“Have we ever considered (some surgery that had only been done on one person in this country last time it was mentioned to me and is still only offered in two hospitals under very extreme/ desperate circumstances because I don’t even know why)?” Excuse me? What did you just say? Did you just… Did you just say you want to try and beat the grim reaper? DID YOU JUST SAY YOU WANT TO FIGHT FOR MY LIFE WITH ME? The stunned look on my face must have been misinterpreted as one of horror, because he put his arms up like I was about to shoot him and said,
“Ok, ok… Not necessarily that, but this isn’t a typical case at all… I think with you we’re going to need something… Drastic.” Like what? I think but am still too stunned to say.
“Ok, alright. We’ll talk about it next time I see you.” No, no, I’m relieved I’m not freaking out, let’s talk about it NOW! I just can’t believe you’ve changed your mind about seeing a point in trying to… Try. I suggest another, more common treatment that I’ve tried before, because I’m too stunned to be thinking properly or saying what I want to say, and the one he is suggesting involves an entire new team of doctors at another London specialist hospital where I had horrific experiences when I was younger.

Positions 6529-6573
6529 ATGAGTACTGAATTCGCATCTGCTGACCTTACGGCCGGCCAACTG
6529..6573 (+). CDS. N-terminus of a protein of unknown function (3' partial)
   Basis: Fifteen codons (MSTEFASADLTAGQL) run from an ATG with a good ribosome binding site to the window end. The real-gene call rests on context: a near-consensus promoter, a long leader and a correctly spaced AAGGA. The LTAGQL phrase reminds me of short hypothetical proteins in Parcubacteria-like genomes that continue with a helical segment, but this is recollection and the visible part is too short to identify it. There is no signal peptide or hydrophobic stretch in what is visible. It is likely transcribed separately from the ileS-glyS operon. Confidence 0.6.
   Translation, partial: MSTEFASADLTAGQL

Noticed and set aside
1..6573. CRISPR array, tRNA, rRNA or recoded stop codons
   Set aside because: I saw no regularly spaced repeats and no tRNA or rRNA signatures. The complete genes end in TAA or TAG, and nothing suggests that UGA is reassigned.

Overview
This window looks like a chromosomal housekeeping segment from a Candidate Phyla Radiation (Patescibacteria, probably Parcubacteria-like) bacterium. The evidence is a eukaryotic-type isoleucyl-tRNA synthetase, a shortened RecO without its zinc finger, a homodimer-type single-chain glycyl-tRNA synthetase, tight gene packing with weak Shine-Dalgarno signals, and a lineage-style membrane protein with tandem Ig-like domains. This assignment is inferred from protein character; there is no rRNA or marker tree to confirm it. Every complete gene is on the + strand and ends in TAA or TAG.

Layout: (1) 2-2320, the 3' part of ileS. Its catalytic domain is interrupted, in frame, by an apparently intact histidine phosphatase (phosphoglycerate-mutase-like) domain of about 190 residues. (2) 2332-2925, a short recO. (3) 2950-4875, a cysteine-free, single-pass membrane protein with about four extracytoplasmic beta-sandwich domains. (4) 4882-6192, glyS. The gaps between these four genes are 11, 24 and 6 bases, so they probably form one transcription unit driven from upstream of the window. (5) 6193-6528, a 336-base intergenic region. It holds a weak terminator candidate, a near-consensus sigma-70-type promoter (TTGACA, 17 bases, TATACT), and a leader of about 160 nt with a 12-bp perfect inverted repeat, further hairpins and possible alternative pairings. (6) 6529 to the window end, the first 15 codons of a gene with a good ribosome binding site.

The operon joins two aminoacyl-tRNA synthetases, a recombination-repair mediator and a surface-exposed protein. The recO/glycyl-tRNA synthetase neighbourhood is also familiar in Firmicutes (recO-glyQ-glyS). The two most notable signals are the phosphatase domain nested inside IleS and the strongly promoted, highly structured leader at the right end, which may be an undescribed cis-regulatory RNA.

“Like I said, I think we need something more drastic with you if we’re going to get anywhere at all with this.” He says softly, gently nudging me out of my denial. Preferably before it kills me right? Who even are you? Are you real? WHO ARE YOU AND WHAT HAVE YOU DONE WITH THE CONSULTANT WHO WAS PERFECTLY HAPPY TO LEAVE NATURE TO TAKE ITS COURSE?? I looked at my psychologist, who I’d asked to attend the appointment with me because the last one left me so hopeless that afterwards I was so much of an emotional mess I couldn’t even walk and even cried in front of the doctors. She smiled at me. I looked back at my consultant, sat in his chair, and then behind him to the kitchen window of the flat I used to live in (in my university halls, until a week ago).